The effort to recall Governor Gavin Newsom has been receiving national attention after backers of the movement say they now have enough signatures to qualify for the ballot.

What You Need To Know

  • The Newsom recall effort has received national attention after backers say they gathered enough signatures to qualify for the ballot

  • Recently, the Republican National Committee donated $250,000 to the Newsom recall effort

  • Former RNC chairman Michael Steele says the money is a purely political play for the governor’s seat in California

Recently, the Republican National Committee donated $250,000 to the recall effort to help infuse cash and energy into the campaign. Former RNC Chairman Michael Steele tells Inside the Issues the money is a political play for the governor’s seat in California.

“If you can’t win an election directly, then you go through the side door recall and maybe they’ll have a Republican candidate that will step in and fill that void if the governor is in fact recalled,” he said.

Steele is the former lieutenant governor of Maryland and the host of “The Michael Steele Podcast.” He doubts the GOP will be able to gain much ground in the state through a recall effort alone and insists the party must have longer term goals and grassroot campaigns to shift California’s current political standing.

“Even if you get lucky here, the chances of holding that seat when there is a special election for the governor or a general election for governor, that problem still persists,” Steele noted. “The reality is this is purely politics. Unfortunate politics given the things that the state has to deal with and contend with, but politics nonetheless.”

He says there are some clear distinctions between Governor Gray Davis’ recall in 2003 and today’s effort to recall Newsom. In 2003, Steele explains Davis was incredibly unpopular and polling in the low 30s with California voters. The recall effort also had a lot of energy behind it after an increased car tax and rolling blackouts.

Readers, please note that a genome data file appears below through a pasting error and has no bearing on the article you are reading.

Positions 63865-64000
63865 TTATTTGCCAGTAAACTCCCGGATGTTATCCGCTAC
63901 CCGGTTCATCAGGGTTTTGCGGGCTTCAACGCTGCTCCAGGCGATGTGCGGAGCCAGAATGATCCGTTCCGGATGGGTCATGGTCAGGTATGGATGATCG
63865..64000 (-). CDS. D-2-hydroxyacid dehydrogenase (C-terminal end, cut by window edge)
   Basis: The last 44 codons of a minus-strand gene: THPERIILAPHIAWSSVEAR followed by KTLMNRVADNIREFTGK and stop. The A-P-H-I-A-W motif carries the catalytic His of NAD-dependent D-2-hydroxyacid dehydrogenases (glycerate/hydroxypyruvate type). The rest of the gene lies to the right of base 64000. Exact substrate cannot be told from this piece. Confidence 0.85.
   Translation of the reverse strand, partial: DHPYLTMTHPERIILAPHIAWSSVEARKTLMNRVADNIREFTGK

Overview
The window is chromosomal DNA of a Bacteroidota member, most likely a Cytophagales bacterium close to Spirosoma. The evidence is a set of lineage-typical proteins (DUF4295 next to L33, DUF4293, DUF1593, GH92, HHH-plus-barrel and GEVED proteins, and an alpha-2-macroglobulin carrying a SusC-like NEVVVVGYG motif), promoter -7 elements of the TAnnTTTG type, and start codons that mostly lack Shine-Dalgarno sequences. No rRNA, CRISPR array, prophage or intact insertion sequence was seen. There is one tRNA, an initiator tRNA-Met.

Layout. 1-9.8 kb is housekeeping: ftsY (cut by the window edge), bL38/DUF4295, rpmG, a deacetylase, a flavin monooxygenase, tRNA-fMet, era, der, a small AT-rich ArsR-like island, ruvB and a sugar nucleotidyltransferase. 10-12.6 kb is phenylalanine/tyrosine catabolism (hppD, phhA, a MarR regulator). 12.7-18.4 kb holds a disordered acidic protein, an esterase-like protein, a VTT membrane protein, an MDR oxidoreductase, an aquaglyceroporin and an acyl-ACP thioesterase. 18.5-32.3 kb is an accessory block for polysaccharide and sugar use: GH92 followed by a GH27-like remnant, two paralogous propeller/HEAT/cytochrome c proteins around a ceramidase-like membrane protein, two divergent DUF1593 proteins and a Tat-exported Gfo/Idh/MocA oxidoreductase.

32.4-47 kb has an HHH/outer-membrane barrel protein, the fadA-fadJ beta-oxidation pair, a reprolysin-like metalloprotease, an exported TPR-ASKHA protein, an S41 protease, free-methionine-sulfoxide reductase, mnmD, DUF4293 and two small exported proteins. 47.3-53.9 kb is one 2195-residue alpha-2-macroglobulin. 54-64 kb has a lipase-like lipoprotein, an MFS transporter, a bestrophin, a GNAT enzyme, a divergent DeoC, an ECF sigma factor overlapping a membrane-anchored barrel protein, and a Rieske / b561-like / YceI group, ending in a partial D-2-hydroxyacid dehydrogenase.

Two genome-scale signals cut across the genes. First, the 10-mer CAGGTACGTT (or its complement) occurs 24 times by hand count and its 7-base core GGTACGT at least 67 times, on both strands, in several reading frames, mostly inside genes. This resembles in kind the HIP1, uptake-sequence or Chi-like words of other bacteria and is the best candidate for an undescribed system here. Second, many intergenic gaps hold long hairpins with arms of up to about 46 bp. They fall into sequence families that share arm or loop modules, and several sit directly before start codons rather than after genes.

However, the former RNC chair says that’s not necessarily the case with Governor Newsom.

“At least some of the polling I’ve seen for the current governor is high 40s, and his position is a lot stronger than his predecessor was in a similar situation,” Steele said. “It is very difficult to unseat a governor when the numbers just aren't there for his recall.”

Even though California’s Republican party is currently in the throes of the recall movement and national Republicans are following in the footsteps of President Trump, Steele hopes the GOP will eventually return to its original tenets. 

“My hope is that you see more of those voters stand up and push back,” he said. “If not, you’ll see that they’ll just leave the party, and we’ve seen that already after January 6th, just in three weeks in one state, 30,000 left the GOP.”

In the future, the former RNC chair wants to help drive the party towards issues of individual rights and liberties and free market enterprise, instead of sowing greater division throughout the country.

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